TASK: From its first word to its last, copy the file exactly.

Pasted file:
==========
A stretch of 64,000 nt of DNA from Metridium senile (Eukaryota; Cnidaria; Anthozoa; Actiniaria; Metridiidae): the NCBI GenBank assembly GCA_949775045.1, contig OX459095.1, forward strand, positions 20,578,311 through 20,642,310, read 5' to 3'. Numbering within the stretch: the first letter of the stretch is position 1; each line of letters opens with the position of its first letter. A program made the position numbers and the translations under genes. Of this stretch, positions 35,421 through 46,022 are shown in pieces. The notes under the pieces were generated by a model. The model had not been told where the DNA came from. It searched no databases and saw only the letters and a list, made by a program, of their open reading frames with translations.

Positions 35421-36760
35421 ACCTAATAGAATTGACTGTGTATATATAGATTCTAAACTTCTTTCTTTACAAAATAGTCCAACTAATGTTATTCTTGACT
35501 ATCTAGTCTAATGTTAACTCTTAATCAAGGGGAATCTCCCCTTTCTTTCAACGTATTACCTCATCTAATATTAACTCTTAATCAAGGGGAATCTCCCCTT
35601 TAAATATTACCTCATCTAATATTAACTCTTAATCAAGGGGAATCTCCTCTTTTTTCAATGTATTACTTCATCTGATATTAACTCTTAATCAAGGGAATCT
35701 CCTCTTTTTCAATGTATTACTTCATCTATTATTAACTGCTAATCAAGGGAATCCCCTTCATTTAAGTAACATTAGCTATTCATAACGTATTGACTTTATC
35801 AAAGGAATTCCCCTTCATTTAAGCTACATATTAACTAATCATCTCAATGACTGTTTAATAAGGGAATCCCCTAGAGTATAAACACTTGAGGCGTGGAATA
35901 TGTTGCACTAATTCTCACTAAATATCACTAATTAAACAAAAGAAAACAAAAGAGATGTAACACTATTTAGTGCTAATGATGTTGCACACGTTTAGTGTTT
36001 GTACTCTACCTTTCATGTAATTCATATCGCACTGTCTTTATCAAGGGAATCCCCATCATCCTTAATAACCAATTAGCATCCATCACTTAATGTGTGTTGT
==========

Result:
A stretch of 64,000 nt of DNA from Metridium senile (Eukaryota; Cnidaria; Anthozoa; Actiniaria; Metridiidae): the NCBI GenBank assembly GCA_949775045.1, contig OX459095.1, forward strand, positions 20,578,311 through 20,642,310, read 5' to 3'. Numbering within the stretch: the first letter of the stretch is position 1; each line of letters opens with the position of its first letter. A program made the position numbers and the translations under genes. Of this stretch, positions 35,421 through 46,022 are shown in pieces. The notes under the pieces were generated by a model. The model had not been told where the DNA came from. It searched no databases and saw only the letters and a list, made by a program, of their open reading frames with translations.

Positions 35421-36760
35421 ACCTAATAGAATTGACTGTGTATATATAGATTCTAAACTTCTTTCTTTACAAAATAGTCCAACTAATGTTATTCTTGACT
35501 ATCTAGTCTAATGTTAACTCTTAATCAAGGGGAATCTCCCCTTTCTTTCAACGTATTACCTCATCTAATATTAACTCTTAATCAAGGGGAATCTCCCCTT
35601 TAAATATTACCTCATCTAATATTAACTCTTAATCAAGGGGAATCTCCTCTTTTTTCAATGTATTACTTCATCTGATATTAACTCTTAATCAAGGGAATCT
35701 CCTCTTTTTCAATGTATTACTTCATCTATTATTAACTGCTAATCAAGGGAATCCCCTTCATTTAAGTAACATTAGCTATTCATAACGTATTGACTTTATC
35801 AAAGGAATTCCCCTTCATTTAAGCTACATATTAACTAATCATCTCAATGACTGTTTAATAAGGGAATCCCCTAGAGTATAAACACTTGAGGCGTGGAATA
35901 TGTTGCACTAATTCTCACTAAATATCACTAATTAAACAAAAGAAAACAAAAGAGATGTAACACTATTTAGTGCTAATGATGTTGCACACGTTTAGTGTTT
36001 GTACTCTACCTTTCATGTAATTCATATCGCACTGTCTTTATCAAGGGAATCCCCATCATCCTTAATAACCAATTAGCATCCATCACTTAATGTGTGTTGT